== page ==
Source: Skin Answer
Some signs of an ingrown hair include the following:
- Small round solid bumps often filled with pus appearing on the chin, cheeks, legs, pubic area, scalp, and armpits
- Skin darkening
- Painful, tender, and itchy
- Embedded hairs
Knowing the Difference between Ingrown Hairs and Skin Cancer
Having an ingrown hair is safe; most of the time, it will disappear on its own. If it doesn’t, it could become an infection, which can be easily treated.
It’s important to know if that boil-like bump is indeed just an ingrown hair or something more serious, like skin cancer. While an ingrown hair may resemble some types of skin cancer at first, there are some tell-tale differences.
Ingrown hairs often appear in clusters of raised red bumps. In addition, they often cause fluid-filled cysts to appear which may feature a white or yellow head, much like an infected pimple. They can also become itchy and sore.
Skin cancer lesions, on the other hand, often appear as single moles or bumps. It is usually pain-free during its early stages, and while it may appear crusty, it usually does not contain puss.
Below are some other signs of the most common forms of skin cancer:
Basal cell carcinoma:
- A pearly or waxy bump
- A flat flesh-coloured or brown scar-like lesion
- A bleeding or scabbing sore that heals and returns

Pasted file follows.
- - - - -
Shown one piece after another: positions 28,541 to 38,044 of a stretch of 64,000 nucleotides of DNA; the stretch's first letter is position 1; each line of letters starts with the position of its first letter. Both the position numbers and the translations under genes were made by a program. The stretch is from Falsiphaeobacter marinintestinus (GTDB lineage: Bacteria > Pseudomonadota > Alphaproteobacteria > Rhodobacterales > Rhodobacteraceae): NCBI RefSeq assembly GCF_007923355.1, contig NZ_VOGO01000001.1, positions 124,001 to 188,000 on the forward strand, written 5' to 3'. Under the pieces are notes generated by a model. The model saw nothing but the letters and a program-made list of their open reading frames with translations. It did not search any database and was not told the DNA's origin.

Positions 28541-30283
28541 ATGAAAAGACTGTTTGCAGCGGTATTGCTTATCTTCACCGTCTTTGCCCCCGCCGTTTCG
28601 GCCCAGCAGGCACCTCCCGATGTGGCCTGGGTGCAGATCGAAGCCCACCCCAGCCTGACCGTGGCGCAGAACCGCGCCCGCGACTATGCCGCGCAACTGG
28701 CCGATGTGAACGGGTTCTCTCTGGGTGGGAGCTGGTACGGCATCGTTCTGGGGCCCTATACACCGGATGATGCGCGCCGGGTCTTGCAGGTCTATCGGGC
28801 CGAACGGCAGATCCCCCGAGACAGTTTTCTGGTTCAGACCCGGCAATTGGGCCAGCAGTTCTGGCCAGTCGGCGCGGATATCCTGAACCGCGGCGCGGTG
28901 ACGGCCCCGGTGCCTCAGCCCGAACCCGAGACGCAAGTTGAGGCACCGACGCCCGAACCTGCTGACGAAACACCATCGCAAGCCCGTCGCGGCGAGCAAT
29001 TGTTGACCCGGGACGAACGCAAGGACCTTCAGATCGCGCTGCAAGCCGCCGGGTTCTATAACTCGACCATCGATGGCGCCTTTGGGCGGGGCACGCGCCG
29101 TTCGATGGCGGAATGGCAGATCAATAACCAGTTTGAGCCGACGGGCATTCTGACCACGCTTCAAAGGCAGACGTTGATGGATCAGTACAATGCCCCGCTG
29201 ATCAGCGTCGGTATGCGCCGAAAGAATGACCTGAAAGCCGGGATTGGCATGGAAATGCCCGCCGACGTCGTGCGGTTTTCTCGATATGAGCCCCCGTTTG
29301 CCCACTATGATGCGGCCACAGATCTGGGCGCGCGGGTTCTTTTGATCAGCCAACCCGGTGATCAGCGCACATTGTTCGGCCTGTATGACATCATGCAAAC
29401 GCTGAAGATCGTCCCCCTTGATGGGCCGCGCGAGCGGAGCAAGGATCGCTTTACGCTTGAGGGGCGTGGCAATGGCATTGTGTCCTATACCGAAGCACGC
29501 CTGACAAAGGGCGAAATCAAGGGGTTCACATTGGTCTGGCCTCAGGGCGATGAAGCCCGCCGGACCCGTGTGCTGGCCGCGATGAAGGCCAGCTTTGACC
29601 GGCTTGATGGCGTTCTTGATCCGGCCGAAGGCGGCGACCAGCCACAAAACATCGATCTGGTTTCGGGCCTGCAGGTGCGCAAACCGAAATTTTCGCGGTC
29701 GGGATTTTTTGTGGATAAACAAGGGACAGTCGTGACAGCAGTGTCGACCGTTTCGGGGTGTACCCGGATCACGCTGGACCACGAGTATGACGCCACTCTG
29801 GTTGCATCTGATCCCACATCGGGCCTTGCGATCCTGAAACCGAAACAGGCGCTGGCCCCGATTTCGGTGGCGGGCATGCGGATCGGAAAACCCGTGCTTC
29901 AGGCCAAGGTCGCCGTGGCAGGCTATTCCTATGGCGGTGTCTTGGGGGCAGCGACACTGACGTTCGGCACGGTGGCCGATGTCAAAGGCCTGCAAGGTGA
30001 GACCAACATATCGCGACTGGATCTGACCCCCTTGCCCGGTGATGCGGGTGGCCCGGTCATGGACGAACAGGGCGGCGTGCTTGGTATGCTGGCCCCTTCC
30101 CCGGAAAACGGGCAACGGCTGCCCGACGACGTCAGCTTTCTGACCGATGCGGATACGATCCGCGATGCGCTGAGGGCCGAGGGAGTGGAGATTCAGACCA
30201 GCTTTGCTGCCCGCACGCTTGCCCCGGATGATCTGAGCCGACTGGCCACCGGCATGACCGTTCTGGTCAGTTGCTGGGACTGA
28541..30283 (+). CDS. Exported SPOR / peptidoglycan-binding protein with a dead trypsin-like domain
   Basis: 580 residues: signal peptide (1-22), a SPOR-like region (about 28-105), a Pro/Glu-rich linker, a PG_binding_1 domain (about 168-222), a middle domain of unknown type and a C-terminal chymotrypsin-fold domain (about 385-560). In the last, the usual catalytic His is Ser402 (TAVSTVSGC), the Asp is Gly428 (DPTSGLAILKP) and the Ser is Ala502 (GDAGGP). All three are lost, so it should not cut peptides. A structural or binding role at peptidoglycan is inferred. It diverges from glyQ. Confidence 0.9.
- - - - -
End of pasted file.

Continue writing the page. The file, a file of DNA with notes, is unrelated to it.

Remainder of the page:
Squamous cell carcinoma:
- A firm, red nodule
- A flat lesion with a scaly, crusted surface
- A large brownish spot with darker speckles
- A mole that changes in colour, size, or feel; it may also bleed
- A small lesion with an irregular border and portions that appear red, pink, white, blue, or blue-black
- A painful lesion that itches or burns
- Dark lesions on your palms, soles, fingertips or toes, or on mucous membranes lining your mouth, nose, vagina, or anus
Early Skin Cancer Detection: The Key to Better Treatment
Australia has one of the highest rates of skin cancer in the world, but fortunately, we know that it is treatable when detected at its early stages.
In fact, research shows that the five-year survival rate for stage 1A and stage 1B melanoma is 97% and 92% respectively. That means the vast majority of skin cancer victims go on to live following treatment. Of course, as the number of melanoma cases continue to rise throughout Australia, early diagnosis is becoming even more important to help save lives.
Checking your skin regularly by yourself is a good start. If you notice any unusual spot or growth on your skin, see your GP or go to the nearest skin cancer detection clinic, which can help detect and monitor any early signs of irregularity that might develop on your skin.
At MoleMap, we know that skin cancer is a pressing issue in the country. That is why we’re committed to help those who are at a high risk of skin cancer. If you are concerned about a certain bump or mole and have been wondering if you are at risk, take the time to answer this quick assessment quiz now.